Adam Chromy heads up Artists & Artisans, Inc., a literary agency and management company that’s enjoying unusual success in a difficult publishing climate. Chromy’s iconoclastic, strategic approach allows him to look at the changes the industry is undergoing not just as challenges but as opportunities. Read what he had to say during our recent interview. I believe you’ll find it refreshing and eye-opening.
ANITA B: The publishing trades are full of doom and gloom. Yet, you mentioned, when we last spoke, that you’re having your best year since becoming a literary agent. Tell me to what you attribute that success.
ADAM CHROMY: Thanks for asking, Anita. Mostly it’s just a matter of timing. I have heard that it takes at least five to 10 years for an agent to build a substantial client list – and that is after the agent has usually spent many years as an editor or an assistant to an agent. I came to this industry six years ago without any experience in publishing and started right up as an agent selling books – but it has only really been this year that my client list has caught up to my ambition. So the overall industry may be down and I will do less than I would have in a healthy environment but my growth this year over the last has been great.
And I also have to credit my awesome clients – many of them are selling their second or third book, and I have even had some clients whose first books failed to sell come through with big books for me to sell this year.
We also have a great agent working with me now named Jamie Brenner – she is building a great list of literary fiction and nonfiction and commercial women’s fiction. Having someone as good as her to work with has really helped our company take off.
Finally, this year we transitioned from being a literary agency to a management company. So we are actively engaging Hollywood contacts to get our clients’ books adapted to film and TV projects. This will be great for the clients, their books as well as us. And we just got our first green light for a show in October!
ANITA B: Tell me a bit about one or two of your better-known projects.
ADAM CHROMY: We had a good year for literary fiction: James Howard Kunstler’s novel, WORLD MADE BY HAND (Grove/Atlantic), was chosen by NPR’s Alan Cheuse as one of the best 5 novels of 2008. And Michael Hogan’s BURIAL OF THE DEAD received universally glowing reviews. We also had a nonfiction hit with Andrea Lavinthal and Jessica Rozler’s FRIEND OR FRENEMY which is also on the way to being adapted for a TV series. And we should have several big books coming out in 2009.
ANITA B: What are the most important changes affecting book publishing now and what changes do you see coming in the future?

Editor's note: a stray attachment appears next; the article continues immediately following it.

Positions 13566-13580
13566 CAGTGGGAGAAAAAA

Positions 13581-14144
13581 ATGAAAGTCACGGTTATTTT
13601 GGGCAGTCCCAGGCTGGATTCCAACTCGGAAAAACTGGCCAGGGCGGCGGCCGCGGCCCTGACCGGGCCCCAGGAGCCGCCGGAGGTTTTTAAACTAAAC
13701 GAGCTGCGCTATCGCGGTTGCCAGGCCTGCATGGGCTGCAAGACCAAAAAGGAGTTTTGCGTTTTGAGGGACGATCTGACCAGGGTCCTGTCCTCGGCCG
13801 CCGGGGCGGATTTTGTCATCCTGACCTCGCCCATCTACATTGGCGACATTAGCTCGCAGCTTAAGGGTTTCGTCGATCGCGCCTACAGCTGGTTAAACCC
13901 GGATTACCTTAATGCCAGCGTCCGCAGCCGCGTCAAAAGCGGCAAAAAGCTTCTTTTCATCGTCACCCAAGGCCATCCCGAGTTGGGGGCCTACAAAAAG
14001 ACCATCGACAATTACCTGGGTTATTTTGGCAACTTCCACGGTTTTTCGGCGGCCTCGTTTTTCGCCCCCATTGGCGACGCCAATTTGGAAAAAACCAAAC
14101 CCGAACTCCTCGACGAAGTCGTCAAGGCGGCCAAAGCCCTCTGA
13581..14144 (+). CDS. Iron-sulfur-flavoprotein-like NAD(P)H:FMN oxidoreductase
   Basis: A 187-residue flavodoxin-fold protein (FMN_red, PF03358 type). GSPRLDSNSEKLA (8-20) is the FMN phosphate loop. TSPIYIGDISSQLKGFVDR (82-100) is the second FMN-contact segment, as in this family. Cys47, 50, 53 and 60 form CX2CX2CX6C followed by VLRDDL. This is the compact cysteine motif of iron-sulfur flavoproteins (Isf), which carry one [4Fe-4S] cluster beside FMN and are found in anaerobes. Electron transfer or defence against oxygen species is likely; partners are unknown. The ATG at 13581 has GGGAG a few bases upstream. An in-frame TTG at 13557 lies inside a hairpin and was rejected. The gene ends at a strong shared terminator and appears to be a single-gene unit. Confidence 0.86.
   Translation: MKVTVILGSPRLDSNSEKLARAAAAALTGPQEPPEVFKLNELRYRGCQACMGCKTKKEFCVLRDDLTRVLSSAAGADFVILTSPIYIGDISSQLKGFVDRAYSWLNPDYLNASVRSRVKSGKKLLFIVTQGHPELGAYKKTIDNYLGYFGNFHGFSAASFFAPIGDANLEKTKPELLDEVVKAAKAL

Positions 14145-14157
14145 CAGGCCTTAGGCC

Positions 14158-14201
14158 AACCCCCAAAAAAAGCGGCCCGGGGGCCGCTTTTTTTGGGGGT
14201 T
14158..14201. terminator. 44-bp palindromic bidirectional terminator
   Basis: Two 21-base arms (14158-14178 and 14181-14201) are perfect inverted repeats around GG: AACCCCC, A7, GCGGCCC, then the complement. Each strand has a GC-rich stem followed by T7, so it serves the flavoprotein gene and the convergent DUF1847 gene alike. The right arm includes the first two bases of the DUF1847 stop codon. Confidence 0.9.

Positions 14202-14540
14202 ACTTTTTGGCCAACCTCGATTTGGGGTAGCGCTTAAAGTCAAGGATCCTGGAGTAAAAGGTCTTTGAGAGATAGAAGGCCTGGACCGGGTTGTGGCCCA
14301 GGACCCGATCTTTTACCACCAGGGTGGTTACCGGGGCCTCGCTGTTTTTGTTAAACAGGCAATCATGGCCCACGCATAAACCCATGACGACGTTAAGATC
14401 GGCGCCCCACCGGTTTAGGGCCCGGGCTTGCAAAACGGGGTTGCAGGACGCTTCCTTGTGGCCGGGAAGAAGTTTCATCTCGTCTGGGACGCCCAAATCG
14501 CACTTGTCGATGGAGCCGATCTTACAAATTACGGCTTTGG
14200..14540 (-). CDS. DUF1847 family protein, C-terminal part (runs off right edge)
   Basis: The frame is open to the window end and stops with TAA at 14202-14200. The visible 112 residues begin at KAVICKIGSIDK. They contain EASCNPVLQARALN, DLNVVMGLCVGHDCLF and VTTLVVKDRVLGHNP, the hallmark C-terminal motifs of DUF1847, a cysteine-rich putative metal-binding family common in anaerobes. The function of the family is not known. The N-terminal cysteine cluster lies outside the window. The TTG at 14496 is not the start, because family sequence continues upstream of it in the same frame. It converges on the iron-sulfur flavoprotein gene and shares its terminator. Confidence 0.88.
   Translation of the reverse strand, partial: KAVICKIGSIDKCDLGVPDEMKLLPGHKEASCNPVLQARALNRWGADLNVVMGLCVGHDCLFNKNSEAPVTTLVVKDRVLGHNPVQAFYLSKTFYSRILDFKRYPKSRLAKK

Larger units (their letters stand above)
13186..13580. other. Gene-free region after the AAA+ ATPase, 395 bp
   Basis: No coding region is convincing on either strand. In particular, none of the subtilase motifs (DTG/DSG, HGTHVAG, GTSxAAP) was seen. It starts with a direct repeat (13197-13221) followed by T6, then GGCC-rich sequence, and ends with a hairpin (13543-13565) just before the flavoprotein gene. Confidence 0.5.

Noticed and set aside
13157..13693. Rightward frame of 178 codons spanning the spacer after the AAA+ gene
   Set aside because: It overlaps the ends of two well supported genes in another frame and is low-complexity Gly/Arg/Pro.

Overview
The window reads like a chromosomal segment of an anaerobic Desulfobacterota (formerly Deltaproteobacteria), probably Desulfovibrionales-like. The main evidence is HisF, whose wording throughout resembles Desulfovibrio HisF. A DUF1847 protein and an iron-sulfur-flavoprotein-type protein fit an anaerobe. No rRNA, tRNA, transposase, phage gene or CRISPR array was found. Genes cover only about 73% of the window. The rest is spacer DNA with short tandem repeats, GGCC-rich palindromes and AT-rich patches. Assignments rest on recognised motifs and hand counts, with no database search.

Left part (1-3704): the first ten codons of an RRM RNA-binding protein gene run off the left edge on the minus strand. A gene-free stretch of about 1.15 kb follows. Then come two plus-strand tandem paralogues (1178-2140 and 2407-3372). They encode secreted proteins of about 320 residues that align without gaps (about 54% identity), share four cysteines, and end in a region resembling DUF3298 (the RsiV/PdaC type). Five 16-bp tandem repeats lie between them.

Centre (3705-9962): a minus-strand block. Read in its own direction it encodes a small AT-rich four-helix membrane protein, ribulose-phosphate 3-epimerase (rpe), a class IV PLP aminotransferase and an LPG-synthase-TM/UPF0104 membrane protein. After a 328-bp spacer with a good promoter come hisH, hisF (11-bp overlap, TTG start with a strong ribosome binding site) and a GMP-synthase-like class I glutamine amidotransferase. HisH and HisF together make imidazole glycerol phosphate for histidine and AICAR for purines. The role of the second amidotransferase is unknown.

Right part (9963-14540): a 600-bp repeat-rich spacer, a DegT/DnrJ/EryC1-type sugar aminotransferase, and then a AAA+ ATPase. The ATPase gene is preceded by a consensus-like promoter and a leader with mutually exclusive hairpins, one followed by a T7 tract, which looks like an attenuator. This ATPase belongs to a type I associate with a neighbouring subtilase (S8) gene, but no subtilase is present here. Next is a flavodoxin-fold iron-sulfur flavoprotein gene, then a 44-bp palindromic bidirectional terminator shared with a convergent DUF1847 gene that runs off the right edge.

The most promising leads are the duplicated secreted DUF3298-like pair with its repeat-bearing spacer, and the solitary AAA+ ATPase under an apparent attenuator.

ADAM CHROMY: Everyone seems to be talking about publishers publishing fewer books and paying smaller advances. But we are ready for that. In business school (yes, I have a business degree from NYU not a lit degree from an ivy league school) we learned that the railroads went out of business because they thought they were in the railroad business. They held on to railroads as the world moved on to trucks, planes, etc. They would have survived if they realized they were in the transportation business and changed with the times. That lesson will always stick with me. So I never say we are in the book business. We manage storytellers and experts with valuable knowledge. We are ready to advise them in the professional distribution of their material in books, film/TV, the Internet and any other media that will benefit them. So if the publishers go the way of the record companies and railroads we are ready and will survive because people have consumed stories since Homer and always will.
ANITA B: What advice do you have for authors hoping to find agents and, ultimately, get publishing contracts?
ADAM CHROMY: I advise authors to build audience. Authors who want publishers to publish their books and build an audience for them are misguided. Publishers will publish the books of people who have already built an audience. Blog, publish short stories, win a contest – do something to build audience. Or write a phenomenal novel. But the more audience you have the greater the tolerance for the quality of your writing.
ANITA B: What would you recommend published authors do to help their books stand out?
ADAM CHROMY: See above and keep doing it – half your job as an author is to keep building audience.
ANITA B: Are there particular types of books that acquisitions editors tell you they’re looking for right now – and is this any different from what they were looking for in previous years?
ADAM CHROMY: Everyone is saying they want books from celebrities and established authors – they want safe bets. If it’s a debut is should be a marketable high concept with exceptional quality and polished execution.
ANITA B: Anything else you want to add that you believe is important for authors and aspiring authors to know?
ADAM CHROMY: Successful story tellers and promoters will be rewarded more than ever in this new climate, but there will be less midlist and lower level spots. So authors should be prepared to work hard and hope for a big score. The low level authors will be mostly relegated to offering their books free online or in POD. So if you want to make a living as a writer, you need to be prepared to work hard, catch some breaks, and make sure you have great management (like us).